A review of attorney fees in probate court By Donald L. Shriver Trusts and Estates, January 2012 A look at the ethics of the legal and practical effects of In re Estate of Bitoy.
Attorney fees on MSA funds confirmed in N.J. By Brad E. Bleakney Workers’ Compensation Law, November 2011 The New Jersey Superior Court recently considered whether Medicare regulations and CMS allowed an attorney to recover attorney fees for creating a settlement obtained on behalf of a client in a civil suit from the Medicare set aside funds itself.
The unusual case—Plaintiff is stuck with defendant’s attorney fees By Michael R. Lied Labor and Employment Law, October 2011 A summary of the recent case of Matthews v. Wisconsin Energy Corporation, Inc.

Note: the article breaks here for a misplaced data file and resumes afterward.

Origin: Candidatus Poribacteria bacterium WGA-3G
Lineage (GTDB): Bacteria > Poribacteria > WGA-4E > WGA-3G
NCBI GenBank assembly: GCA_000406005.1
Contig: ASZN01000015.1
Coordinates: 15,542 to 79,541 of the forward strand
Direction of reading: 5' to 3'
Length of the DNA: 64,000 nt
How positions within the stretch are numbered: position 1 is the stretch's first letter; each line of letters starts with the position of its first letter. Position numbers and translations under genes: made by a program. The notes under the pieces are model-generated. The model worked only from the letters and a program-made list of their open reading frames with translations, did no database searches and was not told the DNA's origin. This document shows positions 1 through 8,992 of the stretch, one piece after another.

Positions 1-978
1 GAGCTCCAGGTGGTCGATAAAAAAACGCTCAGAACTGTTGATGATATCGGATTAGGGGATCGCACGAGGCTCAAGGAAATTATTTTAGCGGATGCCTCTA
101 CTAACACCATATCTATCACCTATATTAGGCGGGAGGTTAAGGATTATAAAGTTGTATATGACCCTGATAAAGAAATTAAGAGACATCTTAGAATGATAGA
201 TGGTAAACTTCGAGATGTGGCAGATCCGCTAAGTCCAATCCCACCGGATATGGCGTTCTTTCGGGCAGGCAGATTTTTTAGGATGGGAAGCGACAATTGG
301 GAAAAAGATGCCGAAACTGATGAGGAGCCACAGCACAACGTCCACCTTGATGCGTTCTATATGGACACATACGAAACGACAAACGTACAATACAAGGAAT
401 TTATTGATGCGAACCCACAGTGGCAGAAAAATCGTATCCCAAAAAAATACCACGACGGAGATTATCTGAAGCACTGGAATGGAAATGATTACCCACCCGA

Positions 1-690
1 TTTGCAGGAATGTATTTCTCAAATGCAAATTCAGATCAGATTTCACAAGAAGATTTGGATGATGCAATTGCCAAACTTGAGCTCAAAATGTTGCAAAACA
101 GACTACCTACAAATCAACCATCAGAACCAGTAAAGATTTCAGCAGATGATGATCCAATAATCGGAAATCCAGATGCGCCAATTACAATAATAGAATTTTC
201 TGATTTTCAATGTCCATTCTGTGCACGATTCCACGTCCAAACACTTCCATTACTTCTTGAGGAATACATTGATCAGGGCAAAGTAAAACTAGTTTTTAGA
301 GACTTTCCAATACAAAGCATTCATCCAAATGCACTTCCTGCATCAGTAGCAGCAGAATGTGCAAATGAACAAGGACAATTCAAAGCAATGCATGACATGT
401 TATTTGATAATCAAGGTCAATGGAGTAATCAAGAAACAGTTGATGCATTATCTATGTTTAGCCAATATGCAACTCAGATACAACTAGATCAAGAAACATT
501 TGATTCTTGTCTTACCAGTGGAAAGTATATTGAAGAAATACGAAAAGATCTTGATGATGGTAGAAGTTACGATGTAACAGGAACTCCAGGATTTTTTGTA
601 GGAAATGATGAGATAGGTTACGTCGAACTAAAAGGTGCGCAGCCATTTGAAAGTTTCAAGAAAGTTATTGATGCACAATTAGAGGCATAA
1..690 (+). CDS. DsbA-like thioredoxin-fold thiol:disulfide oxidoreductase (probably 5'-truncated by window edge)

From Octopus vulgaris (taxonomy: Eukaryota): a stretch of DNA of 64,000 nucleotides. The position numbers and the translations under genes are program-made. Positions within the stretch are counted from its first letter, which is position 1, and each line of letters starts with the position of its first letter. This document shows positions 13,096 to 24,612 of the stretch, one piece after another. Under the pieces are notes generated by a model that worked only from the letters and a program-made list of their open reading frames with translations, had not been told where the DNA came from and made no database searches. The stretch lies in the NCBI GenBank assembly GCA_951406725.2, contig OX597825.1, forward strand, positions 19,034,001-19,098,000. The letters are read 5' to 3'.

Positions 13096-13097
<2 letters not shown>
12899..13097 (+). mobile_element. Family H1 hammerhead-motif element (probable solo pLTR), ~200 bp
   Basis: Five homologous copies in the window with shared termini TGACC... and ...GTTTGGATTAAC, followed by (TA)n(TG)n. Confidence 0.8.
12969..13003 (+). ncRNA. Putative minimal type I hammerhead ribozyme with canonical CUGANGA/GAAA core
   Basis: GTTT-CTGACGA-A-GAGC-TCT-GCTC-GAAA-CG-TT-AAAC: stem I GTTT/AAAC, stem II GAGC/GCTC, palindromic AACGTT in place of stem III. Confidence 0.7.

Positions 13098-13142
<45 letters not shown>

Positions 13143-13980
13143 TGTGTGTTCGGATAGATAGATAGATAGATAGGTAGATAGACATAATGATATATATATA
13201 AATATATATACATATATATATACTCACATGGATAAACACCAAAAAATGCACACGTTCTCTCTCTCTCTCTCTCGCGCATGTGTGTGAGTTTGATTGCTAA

$1 nominal damages award in civil rights case nets plaintiff’s attorney zero attorney fees By Michael D. Bersani & Zrinka Rukavina Local Government Law, September 2011 The recent Seventh Circuit case of Frizzell v. Szabo may undercut the ability of civil rights plaintiffs to leverage larger-than-deserved settlements.
Navigating the Attorney’s Fees and Wage Actions Act By Donald S. Rothschild & Brian M. Dougherty Labor and Employment Law, July 2011 The Fees Act is not your typical “prevailing party,” fee-shifting statute. Its inner workings are unusual and this article will explain how to comply with its requirements.